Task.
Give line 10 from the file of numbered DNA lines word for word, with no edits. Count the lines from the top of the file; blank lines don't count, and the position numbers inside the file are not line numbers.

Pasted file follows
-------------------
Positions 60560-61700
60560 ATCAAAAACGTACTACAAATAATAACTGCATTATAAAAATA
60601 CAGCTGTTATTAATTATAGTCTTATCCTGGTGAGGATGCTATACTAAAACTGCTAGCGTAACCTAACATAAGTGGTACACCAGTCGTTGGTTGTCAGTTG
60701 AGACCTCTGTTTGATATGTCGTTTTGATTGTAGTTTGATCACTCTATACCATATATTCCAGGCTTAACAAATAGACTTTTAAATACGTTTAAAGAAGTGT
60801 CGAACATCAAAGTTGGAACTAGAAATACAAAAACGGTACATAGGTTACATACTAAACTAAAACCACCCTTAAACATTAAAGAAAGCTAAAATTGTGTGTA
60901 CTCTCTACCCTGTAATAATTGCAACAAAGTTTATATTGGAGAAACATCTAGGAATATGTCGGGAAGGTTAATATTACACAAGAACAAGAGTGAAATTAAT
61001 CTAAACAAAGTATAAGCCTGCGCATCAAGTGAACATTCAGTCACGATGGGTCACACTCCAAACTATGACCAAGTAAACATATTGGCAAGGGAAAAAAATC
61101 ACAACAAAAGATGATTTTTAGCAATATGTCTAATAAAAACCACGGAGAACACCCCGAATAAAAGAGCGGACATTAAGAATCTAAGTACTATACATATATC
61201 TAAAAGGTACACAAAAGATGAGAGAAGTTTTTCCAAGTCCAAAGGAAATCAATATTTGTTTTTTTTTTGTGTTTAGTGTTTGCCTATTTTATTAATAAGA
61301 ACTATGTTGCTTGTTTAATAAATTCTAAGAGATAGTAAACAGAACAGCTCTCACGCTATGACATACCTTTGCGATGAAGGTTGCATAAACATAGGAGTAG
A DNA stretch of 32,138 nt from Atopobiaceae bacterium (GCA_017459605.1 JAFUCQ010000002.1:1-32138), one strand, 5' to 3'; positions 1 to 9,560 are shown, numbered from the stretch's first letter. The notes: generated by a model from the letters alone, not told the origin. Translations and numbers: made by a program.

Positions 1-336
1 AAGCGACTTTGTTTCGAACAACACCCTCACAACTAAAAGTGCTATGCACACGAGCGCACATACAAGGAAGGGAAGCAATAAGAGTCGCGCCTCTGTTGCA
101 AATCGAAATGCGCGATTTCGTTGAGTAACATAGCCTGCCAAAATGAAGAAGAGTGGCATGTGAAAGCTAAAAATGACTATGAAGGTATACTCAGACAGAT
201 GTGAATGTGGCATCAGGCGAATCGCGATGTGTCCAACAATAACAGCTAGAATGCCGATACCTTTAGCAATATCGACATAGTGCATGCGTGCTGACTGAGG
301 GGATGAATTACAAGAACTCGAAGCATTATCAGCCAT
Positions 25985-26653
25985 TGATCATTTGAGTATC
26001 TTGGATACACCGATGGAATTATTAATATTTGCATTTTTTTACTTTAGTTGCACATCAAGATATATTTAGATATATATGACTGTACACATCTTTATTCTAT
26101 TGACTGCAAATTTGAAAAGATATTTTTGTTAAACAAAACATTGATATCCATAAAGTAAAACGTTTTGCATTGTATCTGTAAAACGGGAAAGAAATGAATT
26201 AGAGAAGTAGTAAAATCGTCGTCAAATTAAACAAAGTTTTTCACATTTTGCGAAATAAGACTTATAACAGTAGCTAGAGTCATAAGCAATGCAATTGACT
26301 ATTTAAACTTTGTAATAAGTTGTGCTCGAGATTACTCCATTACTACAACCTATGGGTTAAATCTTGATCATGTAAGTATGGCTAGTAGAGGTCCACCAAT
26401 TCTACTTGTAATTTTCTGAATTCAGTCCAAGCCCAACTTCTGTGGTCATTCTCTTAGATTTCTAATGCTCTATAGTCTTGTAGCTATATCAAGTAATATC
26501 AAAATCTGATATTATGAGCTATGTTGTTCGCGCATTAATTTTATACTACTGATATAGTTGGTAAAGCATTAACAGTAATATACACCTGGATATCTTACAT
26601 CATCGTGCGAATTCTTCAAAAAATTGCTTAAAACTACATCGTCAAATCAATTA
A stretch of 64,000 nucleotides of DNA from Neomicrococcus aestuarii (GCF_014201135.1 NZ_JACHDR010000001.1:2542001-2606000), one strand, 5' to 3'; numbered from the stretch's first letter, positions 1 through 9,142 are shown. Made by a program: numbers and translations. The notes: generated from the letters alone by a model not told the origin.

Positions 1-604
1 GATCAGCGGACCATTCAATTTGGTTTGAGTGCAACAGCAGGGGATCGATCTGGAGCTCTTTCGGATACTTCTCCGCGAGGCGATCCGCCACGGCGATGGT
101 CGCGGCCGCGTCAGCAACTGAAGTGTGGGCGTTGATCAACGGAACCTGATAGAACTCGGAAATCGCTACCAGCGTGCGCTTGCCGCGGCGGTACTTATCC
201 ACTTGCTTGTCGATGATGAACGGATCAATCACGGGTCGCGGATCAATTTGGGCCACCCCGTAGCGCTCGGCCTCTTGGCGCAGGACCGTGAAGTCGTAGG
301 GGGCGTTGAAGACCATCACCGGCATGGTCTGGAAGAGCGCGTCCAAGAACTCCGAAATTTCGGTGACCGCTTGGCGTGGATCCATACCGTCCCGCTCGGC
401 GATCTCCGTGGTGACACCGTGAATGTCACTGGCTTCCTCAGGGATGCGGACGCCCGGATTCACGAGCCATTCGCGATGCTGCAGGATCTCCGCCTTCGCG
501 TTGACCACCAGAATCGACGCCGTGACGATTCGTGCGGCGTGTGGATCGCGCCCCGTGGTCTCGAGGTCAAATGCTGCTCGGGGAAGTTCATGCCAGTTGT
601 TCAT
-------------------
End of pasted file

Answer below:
61301 ACTATGTTGCTTGTTTAATAAATTCTAAGAGATAGTAAACAGAACAGCTCTCACGCTATGACATACCTTTGCGATGAAGGTTGCATAAACATAGGAGTAG